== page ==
BUFFALO, N.Y. -- Researchers at the University at Buffalo have
been awarded a $30,000 grant by the National Science Foundation to
study the experiences of first and second emergency responders
during Western New York's "October Surprise" snowstorm.
The researchers will examine a critical issue in effective
disaster mitigation: whether the functioning of emergency
responders is impaired significantly when they are worried about
their own safety and the safety of their families.
"Our first goal is to study the effectiveness of first
responders in the context of emotional pressures," said H.R. Rao,
Ph.D., professor of management science and systems in the UB School
of Management and principal investigator for the project "This
natural disaster provided a unique time-limited opportunity to
examine and understand the differences between the different groups
of first responders."
Co-investigators are Raj Sharman, Ph.D., assistant professor of
management science and systems in the School of Management;
Catherine P. Cook-Cottone, Ph.D., assistant professor of
counseling, school and educational psychology in the UB Graduate
School of Education; and Shambhu Upadhyaya, Ph.D., associate
professor of computer science and engineering in the UB School of
Engineering and Applied Sciences.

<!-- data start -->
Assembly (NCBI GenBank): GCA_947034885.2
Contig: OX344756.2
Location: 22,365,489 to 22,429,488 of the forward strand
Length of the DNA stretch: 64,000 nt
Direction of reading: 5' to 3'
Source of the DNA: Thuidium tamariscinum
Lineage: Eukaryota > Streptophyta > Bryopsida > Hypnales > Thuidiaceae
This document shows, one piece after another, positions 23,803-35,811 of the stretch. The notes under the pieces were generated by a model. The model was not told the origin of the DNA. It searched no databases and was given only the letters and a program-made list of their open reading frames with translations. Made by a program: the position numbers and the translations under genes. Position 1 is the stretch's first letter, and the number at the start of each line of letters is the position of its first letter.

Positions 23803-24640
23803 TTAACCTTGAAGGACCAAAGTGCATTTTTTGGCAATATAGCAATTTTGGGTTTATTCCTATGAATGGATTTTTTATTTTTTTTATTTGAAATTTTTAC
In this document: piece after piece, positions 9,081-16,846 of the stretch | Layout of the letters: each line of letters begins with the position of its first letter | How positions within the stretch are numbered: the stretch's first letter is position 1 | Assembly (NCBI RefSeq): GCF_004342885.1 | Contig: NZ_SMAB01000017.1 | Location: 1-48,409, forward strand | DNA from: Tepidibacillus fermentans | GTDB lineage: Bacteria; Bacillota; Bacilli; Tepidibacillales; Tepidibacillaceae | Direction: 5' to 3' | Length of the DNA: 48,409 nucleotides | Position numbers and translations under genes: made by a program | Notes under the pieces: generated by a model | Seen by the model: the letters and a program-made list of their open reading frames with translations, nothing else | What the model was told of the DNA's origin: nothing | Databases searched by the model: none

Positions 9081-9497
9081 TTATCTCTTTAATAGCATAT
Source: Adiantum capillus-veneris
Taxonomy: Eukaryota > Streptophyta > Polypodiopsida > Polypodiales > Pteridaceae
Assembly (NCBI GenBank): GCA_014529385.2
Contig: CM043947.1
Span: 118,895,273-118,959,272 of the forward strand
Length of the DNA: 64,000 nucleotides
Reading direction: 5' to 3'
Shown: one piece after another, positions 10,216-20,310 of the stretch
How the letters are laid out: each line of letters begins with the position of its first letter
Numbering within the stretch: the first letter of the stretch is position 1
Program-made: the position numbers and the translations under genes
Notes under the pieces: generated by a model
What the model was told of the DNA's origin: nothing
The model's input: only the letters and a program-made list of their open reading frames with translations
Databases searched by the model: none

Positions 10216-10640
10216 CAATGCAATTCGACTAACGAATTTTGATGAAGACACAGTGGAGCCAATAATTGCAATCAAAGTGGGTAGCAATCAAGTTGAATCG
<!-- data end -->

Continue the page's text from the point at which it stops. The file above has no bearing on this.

The group will work under the umbrella of UB's Center of
Excellence in Information Systems Assurance Research and Education
(CEISARE), which is co-directed by Upadhyaya and Rao.
Disaster planning, response and mitigation are components of
UB's research focus on "extreme events," identified as one of the
university's strategic strengths by the UB 2020 strategic-planning
Western New York's unprecedented October 2006 snowstorm resulted
in extensive devastation, with major portions of the region
experiencing prolonged power outages. Yet, despite the widespread
problems, pockets of the region remained unaffected. This resulted
in a mix of first responders, some of
whom were affected by the disaster either directly or indirectly
(families and significant others) and some who were not
In addition to the first responders, the recovery effort was
supported by second responders such as the National Guard, which
arrived days after the event.
"First responders who were personally affected by the storm will
be compared with those who were not affected, as well as with the
second responders such as the National Guard, on measures including
psychological distress and its effect on decision making," Rao
Other goals of the project include determining how and when
first responders shifted from normal incident response patterns to
disaster-level patterns and whether perceptions had changed among
first responders after they experienced the unprecedented
"Prior research has shown that populations that have not
experienced major disasters tend to believe they are less
vulnerable and better prepared than their peers in disaster-prone
areas," Rao said. "However, less is known about how perceptions
change if these same populations encounter a disastrous event."
The investigators expect that the information from the research
will contribute to the current body of applied knowledge in the
disaster response literature and to policy implementation regarding
questions of how first responders respond to, and recover from,
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top five business schools for the fastest return on MBA investment,
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